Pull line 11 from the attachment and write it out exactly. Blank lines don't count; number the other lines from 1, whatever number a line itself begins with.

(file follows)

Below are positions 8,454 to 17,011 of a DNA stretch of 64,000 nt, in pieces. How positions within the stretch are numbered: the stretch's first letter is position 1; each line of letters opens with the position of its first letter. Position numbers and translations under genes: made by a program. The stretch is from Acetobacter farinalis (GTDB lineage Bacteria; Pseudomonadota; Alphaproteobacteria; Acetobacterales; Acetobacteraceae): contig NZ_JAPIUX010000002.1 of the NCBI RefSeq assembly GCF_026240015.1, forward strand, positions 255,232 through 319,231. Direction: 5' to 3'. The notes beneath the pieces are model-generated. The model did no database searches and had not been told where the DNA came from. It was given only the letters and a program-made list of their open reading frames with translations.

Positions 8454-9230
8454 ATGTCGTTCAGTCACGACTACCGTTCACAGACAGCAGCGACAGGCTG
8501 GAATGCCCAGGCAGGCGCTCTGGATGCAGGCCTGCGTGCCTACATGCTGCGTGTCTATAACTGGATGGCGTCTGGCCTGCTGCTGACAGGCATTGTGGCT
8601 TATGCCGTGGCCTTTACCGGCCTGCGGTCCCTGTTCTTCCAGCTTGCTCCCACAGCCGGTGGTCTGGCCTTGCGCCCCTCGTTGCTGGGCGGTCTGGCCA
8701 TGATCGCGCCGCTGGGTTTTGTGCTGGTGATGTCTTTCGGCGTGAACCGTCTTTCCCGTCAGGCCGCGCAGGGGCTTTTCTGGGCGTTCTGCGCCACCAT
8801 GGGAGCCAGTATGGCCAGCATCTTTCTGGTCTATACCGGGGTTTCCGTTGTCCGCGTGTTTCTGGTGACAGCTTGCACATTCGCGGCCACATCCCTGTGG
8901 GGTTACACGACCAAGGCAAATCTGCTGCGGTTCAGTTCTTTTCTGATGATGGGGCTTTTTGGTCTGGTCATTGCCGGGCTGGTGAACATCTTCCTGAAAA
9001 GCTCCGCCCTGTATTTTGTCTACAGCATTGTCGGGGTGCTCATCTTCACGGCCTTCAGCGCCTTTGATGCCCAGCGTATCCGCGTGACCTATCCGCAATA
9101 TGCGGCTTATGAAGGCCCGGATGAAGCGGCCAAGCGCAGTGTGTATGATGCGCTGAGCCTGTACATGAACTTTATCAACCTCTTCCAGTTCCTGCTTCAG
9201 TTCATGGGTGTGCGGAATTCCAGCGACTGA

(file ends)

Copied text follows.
9201 TTCATGGGTGTGCGGAATTCCAGCGACTGA